Give Me Back My Five Bucks

What does retirement mean to you?

Early retirement has always been my biggest financial goal. I talk about it all the time on this blog: I want to retire by the time I’m in my mid 50’s. But what does “retire” actually mean?

My dad retired this year at age 65. He had wanted to retire earlier, but since he didn’t have a pension with the company he worked for, he had to wait and save. As for my mom, she’s got a nice government pension waiting for her when she retires – likely while she’s still in her 50’s. She worked at the government for almost her entire career, and as I look back at the first 8 years of my career, I haven’t had that kind of stability at all. And without a company pension to look forward to in 25 years, the cost of early retirement stresses me out a bit.

When I do my retirement calculations, I don’t include CPP or OAS payments, because I’m not sure I can rely on that money being there for me 35 years from now. But that being said, the average combined annual payout from CPP and OAS is currently $12,528 and the maximum annual payout is $18,372. So if that money is still there when I retire, it will be a significant amount of cash coming in that I haven’t been planning for. Wouldn’t that be nice?

So when I think about retirement, what does that actually look like for me? Retirement to me means having the freedom to do whatever I want to do, without the obligation to work for a living. I guess you could call it financial independence, rather than retirement. I know myself pretty well, and I know that I likely won’t stop working completely when I retire. But I’d like that option, if that’s what I want to do. Maybe some people wouldn’t consider that actually retiring. But retirement can mean different things to different people. Maybe I’ll volunteer. Maybe I’ll travel (I’ll definitely travel). Maybe I’ll become a landlord, or work part-time in a coffee shop, or maybe I’ll still be earning an income through this blog. Who knows what I’ll be up to! But whatever it is, it’ll be my choice, and it won’t be based on the need to bring in an income. Freedom.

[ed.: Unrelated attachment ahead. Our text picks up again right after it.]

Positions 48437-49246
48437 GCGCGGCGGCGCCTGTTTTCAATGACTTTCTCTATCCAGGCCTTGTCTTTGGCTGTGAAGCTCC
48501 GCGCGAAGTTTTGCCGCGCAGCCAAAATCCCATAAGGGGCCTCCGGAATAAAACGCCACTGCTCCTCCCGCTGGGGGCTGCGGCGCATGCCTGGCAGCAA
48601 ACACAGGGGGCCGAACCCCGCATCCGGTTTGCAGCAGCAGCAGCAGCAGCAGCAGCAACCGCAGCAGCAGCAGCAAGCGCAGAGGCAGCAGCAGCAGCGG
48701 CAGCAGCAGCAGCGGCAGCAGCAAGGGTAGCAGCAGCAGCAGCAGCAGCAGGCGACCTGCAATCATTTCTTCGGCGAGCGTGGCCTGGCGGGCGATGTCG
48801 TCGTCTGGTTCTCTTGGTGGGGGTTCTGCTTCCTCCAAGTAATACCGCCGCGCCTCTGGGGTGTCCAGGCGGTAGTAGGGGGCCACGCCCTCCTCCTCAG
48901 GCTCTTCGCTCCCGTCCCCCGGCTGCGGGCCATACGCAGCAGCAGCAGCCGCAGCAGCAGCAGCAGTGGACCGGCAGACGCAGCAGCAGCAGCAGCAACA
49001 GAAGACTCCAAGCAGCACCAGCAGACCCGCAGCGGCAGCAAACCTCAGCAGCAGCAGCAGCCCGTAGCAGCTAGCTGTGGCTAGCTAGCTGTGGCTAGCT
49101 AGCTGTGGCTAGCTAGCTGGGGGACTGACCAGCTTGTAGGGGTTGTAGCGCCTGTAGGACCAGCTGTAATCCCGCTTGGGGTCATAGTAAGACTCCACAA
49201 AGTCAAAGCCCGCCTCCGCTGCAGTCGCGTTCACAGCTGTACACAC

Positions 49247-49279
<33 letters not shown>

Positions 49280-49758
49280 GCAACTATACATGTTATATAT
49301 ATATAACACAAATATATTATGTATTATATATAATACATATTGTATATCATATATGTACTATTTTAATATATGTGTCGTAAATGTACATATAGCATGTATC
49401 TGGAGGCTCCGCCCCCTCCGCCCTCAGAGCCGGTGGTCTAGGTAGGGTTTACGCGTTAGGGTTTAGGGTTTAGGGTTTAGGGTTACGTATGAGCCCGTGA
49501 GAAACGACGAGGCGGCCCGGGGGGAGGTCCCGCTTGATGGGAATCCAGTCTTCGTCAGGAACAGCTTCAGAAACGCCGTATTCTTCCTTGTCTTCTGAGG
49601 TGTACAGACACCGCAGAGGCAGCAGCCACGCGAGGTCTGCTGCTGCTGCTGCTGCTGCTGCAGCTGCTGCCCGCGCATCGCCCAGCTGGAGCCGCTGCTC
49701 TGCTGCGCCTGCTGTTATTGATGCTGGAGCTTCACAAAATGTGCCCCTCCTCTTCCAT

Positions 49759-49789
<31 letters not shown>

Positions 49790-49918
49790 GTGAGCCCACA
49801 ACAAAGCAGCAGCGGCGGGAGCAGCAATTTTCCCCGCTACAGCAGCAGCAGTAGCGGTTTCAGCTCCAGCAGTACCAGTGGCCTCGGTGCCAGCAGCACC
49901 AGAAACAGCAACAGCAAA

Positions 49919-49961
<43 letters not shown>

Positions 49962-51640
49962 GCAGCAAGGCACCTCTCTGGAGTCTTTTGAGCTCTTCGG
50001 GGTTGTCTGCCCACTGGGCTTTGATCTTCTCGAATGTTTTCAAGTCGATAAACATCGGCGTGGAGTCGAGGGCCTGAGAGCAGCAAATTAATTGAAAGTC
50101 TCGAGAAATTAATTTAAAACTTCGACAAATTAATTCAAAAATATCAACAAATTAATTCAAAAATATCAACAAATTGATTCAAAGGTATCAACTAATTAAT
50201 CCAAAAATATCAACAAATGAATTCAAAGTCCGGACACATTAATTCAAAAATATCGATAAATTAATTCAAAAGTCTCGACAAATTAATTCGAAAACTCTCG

Related: Why 20-somethings might have trouble retiring by 65

I’m 31 right now. I’ve always envisioned retiring back in my hometown, with a small home by the ocean. But, a lot can happen in the next 25 years, and I don’t subscribe to the idea of necessarily needing retirement to look a certain way. I may have this exact lifestyle for the rest of my life, or maybe marriage and kids are in my future. Maybe my retirement will look completely different than what I’m thinking of. So while I have very little financial obligation right now in my life, it only makes sense to try and save as much as possible in case I’m not able to later on in life. Kids are expensive. Emergencies will happen. Big travel plans will appear. Health will deteriorate. I want to work hard now while I’m young(ish) and able-bodied, because when I’m older I know I’d rather be doing anything instead of working for a pay cheque and worrying about money. :)

I’ve been giving a lot of thought to my 2014 goals, and since early retirement is still a priority for me, you’ll see that reflected in what I have planned for next year.

What does retirement mean to you? At what age are you looking to retire?

Author: Krystal Yee

I’m a personal finance blogger and marketing professional based in Vancouver. I’m a former Toronto Star (Moneyville) columnist, author of The Beginner’s Guide to Saving and Investing, and co-founder of the Canadian Personal Finance Conference. When I’m not working, you can usually find me running, climbing, playing field hockey, or plotting my next adventure.


  1. FI Pilgrim says:

    Krystal, early retirement/financial independence is a high priority on my list, and my definition closely matches yours. “Never again having to trade my time for money”. I’m only 32 but I just started my FI journey a few years ago, and with a wife and 3 kids in tow I’ll probably be well into my 40s before I have a chance of getting there.

  2. It’s a priority for us. We want to be FI, so we can consider other paths, living elsewhere, etc. I do think it’s hard to envision retirement. All I know is that I want the freedom to do whatever I want.